The winter meetings are firmly in the rearview and while there was a bunch of activity, plenty of big-to-medium-to-possibly-helpful free agents remain. We haven't even really seen much from the trade market to this point in the offseason, either. Simply, there are plenty of offseason transactions to come.
We'll round up the latest from the rumor mill here.
At least three teams after Correa
The biggest-name free agent left on the market is Carlos Correa. He's a two-time All-Star, Platinum Glove winner, has won a World Series championship, finished fifth in MVP voting in 2021 and is still only 28 years old. Given some of the deals we've seen so far this winter, it's reasonable to believe he'll get at least 10 years with around $350 million (or more!) total.
As things stand, the Giants, Cubs and Twins are involved in the bidding for Correa's services, according to Jon Heyman.
That list isn't too surprising. The Cubs are known to be ready to make a big splash as they look to turn the proverbial corner. The Twins had Correa last season and would love to have him back. The Giants seem to have a ton of money burning a hole in their pockets, too, and lost out on Aaron Judge and several others so far in the offseason.
The next step in the bidding process is surely the emergence of a "mystery team," but for now, the odds are one of these three teams inks Correa.
Judge had jaw-dropping offer from Padres
We all know by now that the Yankees retained Aaron Judge on a nine-year, $360 million deal. The New York Post reports that the Padres offered Judge $400 million and that isn't even the "jaw-dropping" part. No, that deal was set to be for 14 years. Fourteen!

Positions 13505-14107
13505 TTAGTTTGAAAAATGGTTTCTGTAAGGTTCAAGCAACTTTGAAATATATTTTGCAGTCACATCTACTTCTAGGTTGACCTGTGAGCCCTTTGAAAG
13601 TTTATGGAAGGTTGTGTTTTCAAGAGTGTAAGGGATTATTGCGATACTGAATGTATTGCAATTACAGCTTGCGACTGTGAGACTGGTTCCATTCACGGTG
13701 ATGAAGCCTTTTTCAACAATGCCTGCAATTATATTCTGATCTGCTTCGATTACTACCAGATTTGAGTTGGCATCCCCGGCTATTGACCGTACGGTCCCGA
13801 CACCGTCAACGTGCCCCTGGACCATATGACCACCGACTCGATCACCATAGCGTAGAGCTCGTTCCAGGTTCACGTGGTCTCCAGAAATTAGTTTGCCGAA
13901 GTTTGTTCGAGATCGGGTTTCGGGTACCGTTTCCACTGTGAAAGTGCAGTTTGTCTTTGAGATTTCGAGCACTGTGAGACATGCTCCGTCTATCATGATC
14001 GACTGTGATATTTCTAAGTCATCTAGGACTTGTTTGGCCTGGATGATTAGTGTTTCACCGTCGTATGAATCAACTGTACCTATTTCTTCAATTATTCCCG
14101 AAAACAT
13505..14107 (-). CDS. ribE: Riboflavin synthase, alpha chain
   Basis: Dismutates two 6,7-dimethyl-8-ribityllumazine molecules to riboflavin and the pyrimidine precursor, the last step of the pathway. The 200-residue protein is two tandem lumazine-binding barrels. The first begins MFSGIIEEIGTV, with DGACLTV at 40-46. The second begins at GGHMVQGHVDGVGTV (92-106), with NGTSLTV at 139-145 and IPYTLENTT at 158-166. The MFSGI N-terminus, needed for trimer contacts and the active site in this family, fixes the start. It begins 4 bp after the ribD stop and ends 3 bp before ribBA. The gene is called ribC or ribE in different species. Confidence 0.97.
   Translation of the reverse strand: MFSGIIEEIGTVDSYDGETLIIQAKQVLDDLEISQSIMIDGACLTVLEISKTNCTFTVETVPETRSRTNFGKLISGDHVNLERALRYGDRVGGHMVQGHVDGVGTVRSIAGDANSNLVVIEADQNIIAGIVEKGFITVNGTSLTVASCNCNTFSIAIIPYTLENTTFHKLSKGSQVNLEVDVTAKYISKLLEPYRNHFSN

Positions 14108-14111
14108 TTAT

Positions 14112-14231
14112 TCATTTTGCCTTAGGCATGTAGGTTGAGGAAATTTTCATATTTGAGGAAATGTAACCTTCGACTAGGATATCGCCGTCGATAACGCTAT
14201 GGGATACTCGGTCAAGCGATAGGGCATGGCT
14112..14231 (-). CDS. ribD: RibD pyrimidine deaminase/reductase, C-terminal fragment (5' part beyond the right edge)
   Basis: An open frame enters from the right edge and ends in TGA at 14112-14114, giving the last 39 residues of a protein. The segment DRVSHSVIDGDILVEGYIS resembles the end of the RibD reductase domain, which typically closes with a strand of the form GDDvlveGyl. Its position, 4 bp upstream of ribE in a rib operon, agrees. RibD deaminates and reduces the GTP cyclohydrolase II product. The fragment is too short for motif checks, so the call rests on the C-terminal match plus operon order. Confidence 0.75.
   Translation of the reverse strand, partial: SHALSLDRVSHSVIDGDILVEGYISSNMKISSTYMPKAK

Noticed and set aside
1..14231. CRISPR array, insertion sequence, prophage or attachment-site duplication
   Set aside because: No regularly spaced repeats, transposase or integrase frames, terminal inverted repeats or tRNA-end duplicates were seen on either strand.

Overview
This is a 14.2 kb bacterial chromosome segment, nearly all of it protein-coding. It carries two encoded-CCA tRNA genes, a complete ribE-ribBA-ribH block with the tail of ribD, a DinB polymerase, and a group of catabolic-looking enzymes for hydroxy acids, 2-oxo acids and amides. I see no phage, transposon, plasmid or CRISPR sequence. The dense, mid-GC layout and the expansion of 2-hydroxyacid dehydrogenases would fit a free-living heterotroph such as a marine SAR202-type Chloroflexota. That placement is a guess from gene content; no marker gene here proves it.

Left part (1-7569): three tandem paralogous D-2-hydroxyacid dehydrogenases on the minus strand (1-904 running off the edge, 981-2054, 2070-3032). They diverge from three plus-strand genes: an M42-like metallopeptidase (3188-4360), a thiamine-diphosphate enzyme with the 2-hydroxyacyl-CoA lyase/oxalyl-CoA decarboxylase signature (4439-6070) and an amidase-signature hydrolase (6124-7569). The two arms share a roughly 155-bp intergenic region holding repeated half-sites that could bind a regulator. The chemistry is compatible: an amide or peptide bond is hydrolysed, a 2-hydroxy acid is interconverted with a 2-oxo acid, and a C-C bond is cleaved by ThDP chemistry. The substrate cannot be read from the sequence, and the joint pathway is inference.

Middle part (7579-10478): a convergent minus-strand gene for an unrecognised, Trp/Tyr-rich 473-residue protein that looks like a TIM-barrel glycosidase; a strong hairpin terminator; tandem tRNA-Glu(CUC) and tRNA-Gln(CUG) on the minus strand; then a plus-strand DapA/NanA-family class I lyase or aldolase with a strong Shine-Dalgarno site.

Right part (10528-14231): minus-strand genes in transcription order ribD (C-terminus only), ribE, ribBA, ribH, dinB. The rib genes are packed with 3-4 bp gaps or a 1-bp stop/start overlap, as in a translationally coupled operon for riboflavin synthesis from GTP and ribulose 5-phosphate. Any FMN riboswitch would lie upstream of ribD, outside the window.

Now, Judge surely doesn't have 14 years left in him. He's 30. What matters here is the offer itself shows that at least the Padres -- and others might follow suit -- are willing to go longer in years than the player can play in order to spread out the full payment in order to have a lesser impact in the luxury tax. Yes, deferrals have long been part of payment plans in player contracts, from Bruce Sutter to the notorious Bobby Bonilla deal to Max Scherzer with the Nats. But the luxury tax counts the average annual value for each year of the contract instead of what the player is actually being paid in that specific year. In spreading the deal, officially, to that many years, teams could skirt luxury tax rules.
Unsurprisingly, the report indicates such an agreed-upon deal might force commissioner Rob Manfred to hop into action.
Where is the line? It's hard to tell. The Padres got 30-year-old Xander Bogaerts for 11 years and nothing happened to stop it. But if they went to 14 for Judge, perhaps Manfred would've intervened.
Basically, this is something to watch moving forward.
Cubs interested in Mancini
As noted above, the Cubs are involved in the shortstop market (including Dansby Swanson in addition to Correa), but they are casting a much wider net to fill more holes on the roster. Catcher and one more starting pitcher (Kodei Senga is mentioned) are on the list, according to Bruce Levine of 670 The Score Chicago, as is a 1B/DH type. On the latter front, the Cubs are looking at free agent Trey Mancini.
Mancini, 30, hit .239/.319/.391 (101 OPS+) with 23 doubles, 18 homers and 63 RBI in 519 plate appearances between the Orioles and Astros last season.
Diamondbacks interested in Fujinami
The Diamonbacks are among the teams interested in 6-foot-6 right-handed starting pitcher Shintaro Fujinami, per Nikkan Sports (via MLB Trade Rumors).
Fujinami, 28, is still under contract with NPB's Hanshin Tigers and was posted on Dec. 1, so that means there's a 45-day window in which to negotiate for a contract. If no deal is reached, Fujinami will stay put with Hanshin.
In 25 starts last season in NPB, he was 7-6 with a 2.77 ERA, 1.12 WHIP and 115 strikeouts in 107 1/3 innings.